Postal Strikes “devastating” for Small Firms
The nationwide postal strikes scheduled to take place on 22nd and 23rd October will have a “devastating” impact on small firms, the Federation of Small Businesses (FSB) has warned.
A number of localised postal strikes have taken place throughout recent months, in response to a dispute about pay and working conditions for postal workers, and disagreements over the modernisation of the postal service.
However, the Communication Workers Union (CWU), which organises the strike action, has now announced plans for nationwide strikes to take place on 22nd and 23rd October in response to Royal Mail’s rejection of its demands.
According to research from the FSB, 80% of small businesses use the Post Office to send mail and carry out other business transactions.
“Small firms may suffer delays and lost trade as they often rely on Royal Mail to deliver products to customers, and to receive invoices and cheques,”
said FSB chairman, John Wright.
“The loss and damage of post can have a devastating impact on small firms which, in the worst case, lose trade and clients because items don’t arrive on time — sometimes up to three weeks late. At a time when small businesses are cutting costs and doing all they can to keep afloat during the recession, the postal strikes can have a disastrous impact on their cashflow.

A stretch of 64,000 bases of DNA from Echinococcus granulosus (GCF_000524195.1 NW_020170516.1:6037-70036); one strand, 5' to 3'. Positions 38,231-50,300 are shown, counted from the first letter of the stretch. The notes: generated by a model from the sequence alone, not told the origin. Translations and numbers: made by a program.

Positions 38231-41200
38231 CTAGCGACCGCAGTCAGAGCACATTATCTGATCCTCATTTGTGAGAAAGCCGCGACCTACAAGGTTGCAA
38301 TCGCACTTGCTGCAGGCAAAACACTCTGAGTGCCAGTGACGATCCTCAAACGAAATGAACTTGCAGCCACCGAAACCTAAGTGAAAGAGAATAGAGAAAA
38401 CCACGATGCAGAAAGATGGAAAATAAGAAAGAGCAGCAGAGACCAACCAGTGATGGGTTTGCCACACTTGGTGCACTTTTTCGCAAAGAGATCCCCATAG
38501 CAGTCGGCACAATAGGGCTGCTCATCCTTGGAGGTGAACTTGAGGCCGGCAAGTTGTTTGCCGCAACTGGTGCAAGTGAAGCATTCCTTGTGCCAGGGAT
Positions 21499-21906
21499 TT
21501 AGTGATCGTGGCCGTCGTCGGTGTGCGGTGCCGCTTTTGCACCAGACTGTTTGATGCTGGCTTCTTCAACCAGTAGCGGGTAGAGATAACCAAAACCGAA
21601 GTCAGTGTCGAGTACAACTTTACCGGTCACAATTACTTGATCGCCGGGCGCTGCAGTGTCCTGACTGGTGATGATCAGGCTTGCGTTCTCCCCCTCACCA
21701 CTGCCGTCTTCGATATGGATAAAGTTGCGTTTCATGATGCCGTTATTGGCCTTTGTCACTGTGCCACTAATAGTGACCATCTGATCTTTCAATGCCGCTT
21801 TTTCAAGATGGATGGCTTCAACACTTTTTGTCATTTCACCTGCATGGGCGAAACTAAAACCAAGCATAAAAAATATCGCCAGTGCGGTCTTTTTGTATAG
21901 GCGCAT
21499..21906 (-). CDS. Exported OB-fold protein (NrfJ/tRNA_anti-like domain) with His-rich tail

“Small businesses find it difficult to find an alternative carrier to Royal Mail because of their smaller mailing volumes. A lot of small firms will go with other couriers, but that will eat into their cashflow which is very damaging.”
CWU deputy general secretary, Dave Ward, said that the union made a genuine offer to Royal Mail that would have given space for detailed discussions without a strike.
“We are severely disappointed that within two or three hours the company rejected it, apparently without even affording it proper consideration,” he said.
The CWU said that talks are continuing and if Royal Mail reconsiders the offer, strike action could be avoided. The union also called on the Government to intervene, as the sole shareholder of Royal Mail.